Penultimately, to recount the fourth paragraph of the disruption in the literary scene, I will remark in the romantic pillar literature rests on, there is hope. The hope of new writing techniques coming up and more writers being indeed discovered. Granted not at their own time but eventually, when the world is ready to read their words. But, and even needless to say, they will not be widely read, if they are not narrowly read and they will not be narrowly read if they do not write as ‘nobodies’. There is hope because even if I succumb to Oris’ essay and conclude that the scene has died, there are people to breathe life back into it through their words and prayers. No labor of love goes unanswered. I will sing the praises of the spoken word being incorporated into the scene with champions like the Abuja Literary Society, Dike Chukwumerije and LIPfest.

Finally, to give some personal advice to any young writer reading this, your identity will not start and end at acknowledgment. It is something you have chosen. Leonard Cohen said;

“…If it is your destiny to be this laborer called a writer, you know that you’ve got to go to work every day, but you also know that you’re not gonna get it every day. You have to be prepared, but you really don’t command the enterprise.

Sometimes when you no longer see yourself as the hero of your own drama, you know, expecting victory after victory, and you understand deeply that this is not paradise — we somehow embrace the notion that this vale of tears, that it’s perfectable — you’re not gonna get it all straight. I found that things got a lot easier when I no longer expected to win….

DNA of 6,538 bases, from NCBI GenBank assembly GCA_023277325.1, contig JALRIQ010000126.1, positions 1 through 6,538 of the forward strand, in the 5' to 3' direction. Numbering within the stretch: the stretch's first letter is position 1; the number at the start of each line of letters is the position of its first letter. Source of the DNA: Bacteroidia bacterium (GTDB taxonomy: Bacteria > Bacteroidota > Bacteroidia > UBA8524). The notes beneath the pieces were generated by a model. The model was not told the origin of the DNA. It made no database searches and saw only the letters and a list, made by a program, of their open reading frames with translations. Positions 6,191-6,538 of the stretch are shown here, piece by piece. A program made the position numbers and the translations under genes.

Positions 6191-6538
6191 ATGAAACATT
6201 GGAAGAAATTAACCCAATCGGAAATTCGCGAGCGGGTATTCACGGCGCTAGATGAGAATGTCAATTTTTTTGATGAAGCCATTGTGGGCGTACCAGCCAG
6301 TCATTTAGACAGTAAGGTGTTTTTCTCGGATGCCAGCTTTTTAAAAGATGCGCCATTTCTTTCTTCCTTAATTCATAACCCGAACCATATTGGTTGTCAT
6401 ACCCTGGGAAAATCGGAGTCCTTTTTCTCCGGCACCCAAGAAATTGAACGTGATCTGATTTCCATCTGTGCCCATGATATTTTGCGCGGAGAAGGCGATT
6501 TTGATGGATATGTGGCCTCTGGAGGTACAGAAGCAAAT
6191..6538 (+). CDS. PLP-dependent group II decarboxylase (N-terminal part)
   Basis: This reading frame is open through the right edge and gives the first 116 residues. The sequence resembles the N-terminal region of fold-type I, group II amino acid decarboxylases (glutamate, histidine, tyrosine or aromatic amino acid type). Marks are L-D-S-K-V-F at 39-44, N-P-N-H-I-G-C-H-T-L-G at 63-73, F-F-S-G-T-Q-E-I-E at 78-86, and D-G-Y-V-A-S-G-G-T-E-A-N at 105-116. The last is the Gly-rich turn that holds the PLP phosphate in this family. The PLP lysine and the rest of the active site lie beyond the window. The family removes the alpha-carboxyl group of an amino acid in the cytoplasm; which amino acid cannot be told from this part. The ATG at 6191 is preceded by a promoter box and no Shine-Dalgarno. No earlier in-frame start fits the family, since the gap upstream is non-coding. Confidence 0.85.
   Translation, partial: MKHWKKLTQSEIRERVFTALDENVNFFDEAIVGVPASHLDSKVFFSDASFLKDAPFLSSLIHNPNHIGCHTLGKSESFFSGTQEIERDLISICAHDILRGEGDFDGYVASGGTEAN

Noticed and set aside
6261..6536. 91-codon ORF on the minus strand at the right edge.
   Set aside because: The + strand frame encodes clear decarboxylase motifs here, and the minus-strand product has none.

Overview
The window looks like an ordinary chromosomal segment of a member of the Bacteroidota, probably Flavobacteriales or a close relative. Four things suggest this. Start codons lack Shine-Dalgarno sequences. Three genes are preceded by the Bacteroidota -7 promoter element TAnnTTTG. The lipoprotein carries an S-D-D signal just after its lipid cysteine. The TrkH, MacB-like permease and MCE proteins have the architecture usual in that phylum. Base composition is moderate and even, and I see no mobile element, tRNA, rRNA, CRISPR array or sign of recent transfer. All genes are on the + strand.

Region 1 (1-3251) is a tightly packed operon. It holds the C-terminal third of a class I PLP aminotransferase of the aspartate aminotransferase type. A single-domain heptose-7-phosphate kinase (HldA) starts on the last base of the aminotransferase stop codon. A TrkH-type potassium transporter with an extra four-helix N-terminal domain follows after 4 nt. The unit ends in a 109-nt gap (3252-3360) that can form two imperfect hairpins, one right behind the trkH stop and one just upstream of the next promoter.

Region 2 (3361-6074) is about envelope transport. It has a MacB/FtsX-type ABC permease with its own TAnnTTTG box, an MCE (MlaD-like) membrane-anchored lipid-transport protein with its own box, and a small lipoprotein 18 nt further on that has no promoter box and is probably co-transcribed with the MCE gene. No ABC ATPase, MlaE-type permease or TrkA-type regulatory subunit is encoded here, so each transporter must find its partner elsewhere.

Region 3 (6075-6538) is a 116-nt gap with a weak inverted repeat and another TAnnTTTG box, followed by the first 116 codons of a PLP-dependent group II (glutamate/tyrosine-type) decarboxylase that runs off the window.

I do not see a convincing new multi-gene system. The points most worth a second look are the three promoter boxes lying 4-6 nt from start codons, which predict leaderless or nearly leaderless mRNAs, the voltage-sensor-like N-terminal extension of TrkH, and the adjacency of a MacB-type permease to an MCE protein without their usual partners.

You understand that, you abandon your masterpiece, and you sink into the real masterpiece…”

This very sound doctrine hangs over my reading table in print and serves as a reminder on days, months and even years that I don’t ‘win’ to keep going. I am a writer, no one can take that away from me. I had a harsh realization in 2019 when I wanted to give up. Writing is something that as a career will cause your heart to beat and prevent you from going mad. It will also put food on your table but it is not something that will ‘take you somewhere’ because you are already there from the very first day you put ink to paper. Also remember that even with how ‘undiscovered’ you are, there are people dying to be you. We also forget that most writers are appreciated in retrospect, another paradigm that needs to shift. Some more visibility will grant me encouragement but until it comes, I remain a writer. I have a publishing house, Pencilmarks and Scribbles Magazine, that publishes indie writers every Friday and we get brilliance in ink pouring in throughout the week. This is a give back to the Nigerian Literary community after said community saved me. Six years I have been at it, and long will that prayer continue to be answered. Agreeing that Nigerian literature is dead is ignoring all the readers who are still reading because there is still a market I assure you, is demoralizing a lot of unpublished writers and most personally is disregarding my life’s work and for a prayer as sound as that one, I simply will not accept that- nay, I cannot.

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Pencilmarks and Scribbles Magazine was founded in 2017 by Clara Jack to be a home for African writers, asking them to come as they are and giving them room for growth. The publication aims to give back to the Nigerian Literary scene for the things it has given us.